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Today's Stichomancy for Michael Moore

The first excerpt represents the element of Air. It speaks of mental influences and the process of thought, and is drawn from Prufrock/Other Observations by T. S. Eliot:

Is it perfume from a dress That makes me so digress? Arms that lie along a table, or wrap about a shawl. And should I then presume? And how should I begin?

* * * *

Shall I say, I have gone at dusk through narrow streets And watched the smoke that rises from the pipes Of lonely men in shirt-sleeves, leaning out of windows? ...

I should have been a pair of ragged claws Scuttling across the floors of silent seas.


Prufrock/Other Observations
The second excerpt represents the element of Fire. It speaks of emotional influences and base passions, and is drawn from United States Declaration of Independence:

impel them to the separation.

We hold these truths to be self-evident, that all men are created equal, that they are endowed by their Creator with certain unalienable Rights, that among these are Life, Liberty, and the pursuit of Happiness. That to secure these rights, Governments are instituted among Men, deriving their just powers from the consent of the governed, That whenever any Form of Government becomes destructive of these ends, it is the Right of the People to alter or to abolish it, and to institute new Government, laying its foundation on such principles and organizing its powers in such form, as to them shall seem most likely to effect their Safety and Happiness. Prudence, indeed, will dictate that Governments


United States Declaration of Independence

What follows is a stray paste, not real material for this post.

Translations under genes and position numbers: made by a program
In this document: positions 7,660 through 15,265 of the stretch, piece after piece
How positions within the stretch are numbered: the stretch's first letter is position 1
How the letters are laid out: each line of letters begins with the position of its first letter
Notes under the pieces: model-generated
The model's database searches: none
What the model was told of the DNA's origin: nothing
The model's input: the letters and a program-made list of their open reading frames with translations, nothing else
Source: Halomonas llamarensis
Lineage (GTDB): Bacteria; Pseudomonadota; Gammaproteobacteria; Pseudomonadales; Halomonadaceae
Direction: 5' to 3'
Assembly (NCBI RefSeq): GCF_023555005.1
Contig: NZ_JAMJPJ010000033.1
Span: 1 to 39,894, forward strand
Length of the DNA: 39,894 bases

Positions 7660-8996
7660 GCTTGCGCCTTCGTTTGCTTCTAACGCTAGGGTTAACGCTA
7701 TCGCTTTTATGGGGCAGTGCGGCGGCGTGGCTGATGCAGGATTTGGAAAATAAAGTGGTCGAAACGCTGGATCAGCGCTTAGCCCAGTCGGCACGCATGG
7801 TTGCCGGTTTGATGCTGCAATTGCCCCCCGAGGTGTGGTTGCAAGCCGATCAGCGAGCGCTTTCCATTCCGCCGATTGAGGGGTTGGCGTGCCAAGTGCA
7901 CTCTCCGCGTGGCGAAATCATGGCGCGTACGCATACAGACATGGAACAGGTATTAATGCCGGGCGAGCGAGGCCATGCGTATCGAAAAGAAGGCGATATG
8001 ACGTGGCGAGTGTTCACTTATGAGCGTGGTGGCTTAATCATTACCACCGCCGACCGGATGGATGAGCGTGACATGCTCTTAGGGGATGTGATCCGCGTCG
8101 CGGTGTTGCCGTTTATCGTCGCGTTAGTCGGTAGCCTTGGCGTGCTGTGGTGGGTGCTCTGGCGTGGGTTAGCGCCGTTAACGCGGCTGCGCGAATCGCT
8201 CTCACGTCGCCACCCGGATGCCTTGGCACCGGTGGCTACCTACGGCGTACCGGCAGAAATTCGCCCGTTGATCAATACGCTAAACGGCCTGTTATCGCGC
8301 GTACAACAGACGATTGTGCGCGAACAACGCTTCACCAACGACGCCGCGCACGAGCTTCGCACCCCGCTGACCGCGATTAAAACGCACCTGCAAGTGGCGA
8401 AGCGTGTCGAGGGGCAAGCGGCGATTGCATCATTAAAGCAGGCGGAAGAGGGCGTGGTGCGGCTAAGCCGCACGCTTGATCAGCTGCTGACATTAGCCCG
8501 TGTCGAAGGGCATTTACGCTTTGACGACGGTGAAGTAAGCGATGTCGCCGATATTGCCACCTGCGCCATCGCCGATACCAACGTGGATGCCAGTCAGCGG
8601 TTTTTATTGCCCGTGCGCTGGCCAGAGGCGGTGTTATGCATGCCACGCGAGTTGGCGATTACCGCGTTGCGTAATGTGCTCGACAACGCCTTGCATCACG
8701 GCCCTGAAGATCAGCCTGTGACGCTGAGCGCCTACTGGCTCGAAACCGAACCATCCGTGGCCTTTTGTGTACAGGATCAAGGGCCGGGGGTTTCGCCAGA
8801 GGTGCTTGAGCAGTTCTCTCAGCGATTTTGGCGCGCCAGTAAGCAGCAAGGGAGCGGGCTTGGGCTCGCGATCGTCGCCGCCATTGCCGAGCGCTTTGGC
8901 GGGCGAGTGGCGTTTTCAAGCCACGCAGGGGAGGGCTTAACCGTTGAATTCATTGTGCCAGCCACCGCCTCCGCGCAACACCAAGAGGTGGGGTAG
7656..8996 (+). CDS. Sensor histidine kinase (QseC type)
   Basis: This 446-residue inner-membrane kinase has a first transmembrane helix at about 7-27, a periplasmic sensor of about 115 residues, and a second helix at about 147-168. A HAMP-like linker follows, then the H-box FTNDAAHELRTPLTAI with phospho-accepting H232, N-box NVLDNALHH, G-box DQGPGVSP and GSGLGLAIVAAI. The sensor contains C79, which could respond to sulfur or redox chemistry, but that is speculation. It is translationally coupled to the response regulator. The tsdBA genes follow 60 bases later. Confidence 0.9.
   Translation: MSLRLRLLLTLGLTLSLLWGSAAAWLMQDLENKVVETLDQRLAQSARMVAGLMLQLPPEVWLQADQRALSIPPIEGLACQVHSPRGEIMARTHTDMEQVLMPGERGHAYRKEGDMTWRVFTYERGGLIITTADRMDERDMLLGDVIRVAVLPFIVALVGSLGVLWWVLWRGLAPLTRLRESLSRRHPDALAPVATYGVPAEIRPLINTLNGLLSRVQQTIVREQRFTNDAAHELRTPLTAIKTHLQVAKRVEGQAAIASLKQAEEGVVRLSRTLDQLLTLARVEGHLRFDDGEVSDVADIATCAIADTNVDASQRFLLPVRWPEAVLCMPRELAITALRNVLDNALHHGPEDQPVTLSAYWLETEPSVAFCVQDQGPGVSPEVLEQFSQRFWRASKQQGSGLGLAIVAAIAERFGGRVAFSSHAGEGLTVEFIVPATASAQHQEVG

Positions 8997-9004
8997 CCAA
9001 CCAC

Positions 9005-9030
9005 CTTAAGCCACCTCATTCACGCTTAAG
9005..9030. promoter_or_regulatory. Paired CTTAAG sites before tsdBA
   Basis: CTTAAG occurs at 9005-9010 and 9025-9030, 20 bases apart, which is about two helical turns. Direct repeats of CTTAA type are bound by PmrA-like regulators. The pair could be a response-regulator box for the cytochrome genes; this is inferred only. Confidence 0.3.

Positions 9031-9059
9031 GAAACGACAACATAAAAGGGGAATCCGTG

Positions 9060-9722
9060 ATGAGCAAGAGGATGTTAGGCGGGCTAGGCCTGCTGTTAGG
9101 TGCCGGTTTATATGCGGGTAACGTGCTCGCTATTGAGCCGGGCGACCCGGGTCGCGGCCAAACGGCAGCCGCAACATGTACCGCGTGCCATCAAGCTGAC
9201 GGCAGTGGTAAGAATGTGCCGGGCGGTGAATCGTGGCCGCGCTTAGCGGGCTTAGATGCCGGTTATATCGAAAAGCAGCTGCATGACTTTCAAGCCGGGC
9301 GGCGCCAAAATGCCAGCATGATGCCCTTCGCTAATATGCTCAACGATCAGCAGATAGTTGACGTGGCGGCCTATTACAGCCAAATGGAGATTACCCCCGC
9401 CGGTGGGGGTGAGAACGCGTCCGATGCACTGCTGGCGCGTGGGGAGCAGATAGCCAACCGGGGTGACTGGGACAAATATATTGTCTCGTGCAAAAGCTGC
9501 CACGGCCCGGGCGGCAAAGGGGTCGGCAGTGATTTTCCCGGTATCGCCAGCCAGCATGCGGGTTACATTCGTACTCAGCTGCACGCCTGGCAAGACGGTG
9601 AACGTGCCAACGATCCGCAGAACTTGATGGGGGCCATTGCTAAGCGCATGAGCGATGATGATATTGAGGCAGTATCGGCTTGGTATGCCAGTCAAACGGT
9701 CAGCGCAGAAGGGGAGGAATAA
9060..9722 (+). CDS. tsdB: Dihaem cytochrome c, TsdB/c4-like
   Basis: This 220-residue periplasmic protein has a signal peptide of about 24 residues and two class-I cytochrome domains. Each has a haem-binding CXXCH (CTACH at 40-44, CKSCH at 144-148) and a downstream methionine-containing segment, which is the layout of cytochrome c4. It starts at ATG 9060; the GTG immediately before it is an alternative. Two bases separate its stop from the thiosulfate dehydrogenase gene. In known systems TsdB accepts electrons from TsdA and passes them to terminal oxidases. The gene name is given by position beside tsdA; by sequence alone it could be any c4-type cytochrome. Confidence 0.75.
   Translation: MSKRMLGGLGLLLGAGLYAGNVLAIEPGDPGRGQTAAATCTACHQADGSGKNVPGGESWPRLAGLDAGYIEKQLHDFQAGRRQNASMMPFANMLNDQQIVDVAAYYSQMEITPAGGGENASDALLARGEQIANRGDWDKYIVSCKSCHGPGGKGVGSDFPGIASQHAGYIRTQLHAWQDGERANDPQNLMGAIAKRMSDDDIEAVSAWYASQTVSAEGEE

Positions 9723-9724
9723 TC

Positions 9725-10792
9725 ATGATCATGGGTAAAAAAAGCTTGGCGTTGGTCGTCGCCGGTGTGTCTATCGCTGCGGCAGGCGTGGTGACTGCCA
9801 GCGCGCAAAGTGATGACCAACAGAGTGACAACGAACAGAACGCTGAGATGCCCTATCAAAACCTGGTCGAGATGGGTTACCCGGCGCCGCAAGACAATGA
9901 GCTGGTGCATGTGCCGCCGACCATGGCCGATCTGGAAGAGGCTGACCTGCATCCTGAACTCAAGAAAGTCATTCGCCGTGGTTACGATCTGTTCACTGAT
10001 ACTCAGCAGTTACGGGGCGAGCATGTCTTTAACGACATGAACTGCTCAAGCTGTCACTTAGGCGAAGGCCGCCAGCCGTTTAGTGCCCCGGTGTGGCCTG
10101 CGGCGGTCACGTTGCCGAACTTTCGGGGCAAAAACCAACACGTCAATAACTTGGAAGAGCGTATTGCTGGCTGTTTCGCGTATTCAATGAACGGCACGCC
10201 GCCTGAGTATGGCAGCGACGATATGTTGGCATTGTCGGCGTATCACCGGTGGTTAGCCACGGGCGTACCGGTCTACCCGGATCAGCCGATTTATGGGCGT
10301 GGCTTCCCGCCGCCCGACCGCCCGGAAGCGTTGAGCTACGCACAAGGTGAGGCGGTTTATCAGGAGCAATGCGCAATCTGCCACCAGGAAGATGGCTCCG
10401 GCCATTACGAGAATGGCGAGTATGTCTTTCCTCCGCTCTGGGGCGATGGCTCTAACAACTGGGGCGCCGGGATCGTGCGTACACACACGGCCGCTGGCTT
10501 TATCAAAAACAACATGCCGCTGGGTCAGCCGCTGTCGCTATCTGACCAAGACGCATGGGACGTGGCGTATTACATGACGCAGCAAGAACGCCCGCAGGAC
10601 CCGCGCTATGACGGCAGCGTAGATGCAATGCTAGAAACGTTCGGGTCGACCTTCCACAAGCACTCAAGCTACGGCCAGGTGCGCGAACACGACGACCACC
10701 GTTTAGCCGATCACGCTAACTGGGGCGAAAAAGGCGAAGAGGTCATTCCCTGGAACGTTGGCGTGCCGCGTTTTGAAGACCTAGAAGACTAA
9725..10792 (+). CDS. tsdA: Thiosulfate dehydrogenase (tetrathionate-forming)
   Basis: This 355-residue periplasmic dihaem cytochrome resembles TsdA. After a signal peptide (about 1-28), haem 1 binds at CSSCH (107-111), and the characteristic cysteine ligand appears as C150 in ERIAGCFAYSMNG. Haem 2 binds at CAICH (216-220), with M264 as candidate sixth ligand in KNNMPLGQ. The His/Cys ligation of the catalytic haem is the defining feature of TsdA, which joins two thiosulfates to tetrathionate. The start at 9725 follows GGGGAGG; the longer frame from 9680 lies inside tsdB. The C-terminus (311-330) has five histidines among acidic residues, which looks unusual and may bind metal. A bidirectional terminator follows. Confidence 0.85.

The third excerpt represents the element of Water. It speaks of pure spiritual influences and feelings of love, and is drawn from The Ebb-Tide by Stevenson & Osbourne:

to say anything, to move at all, were only to precipitate the barbarous tragedy; and he sat spellbound, eating with white lips. Two of his companions observed him narrowly, Attwater with raking, sidelong glances that did not interrupt his talk, the captain with a heavy and anxious consideration.

'Well, I must say this sherry is a really prime article,' said Huish. "Ow much does it stand you in, if it's a fair question?'

'A hundred and twelve shillings in London, and the freight to Valparaiso, and on again,' said Attwater. 'It strikes one as really not a bad fluid.'

'A 'undred and twelve!' murmured the clerk, relishing the

The fourth excerpt represents the element of Earth. It speaks of physical influences and the impact of the unseen on the visible world, and is drawn from Court Life in China by Isaac Taylor Headland:

himself on top of a rolling log for thirty years" without losing any of the honours which were originally conferred upon him. The same is true of Chang Chih-tung, Liu Kun-yi and Wang Wen-shao, three great viceroys and Grand Secretaries whom the Empress Dowager has never allowed to be without an important office, but whom she has never degraded. Need we ask the reason why? The answer is not far to seek. They were the most eminent progressive officials she had in her empire, but none of them were great enough to be a menace to her dynasty, and hence need not be reminded that there was a power above them which by a stroke of her pen could transfer them from stars in the official firmament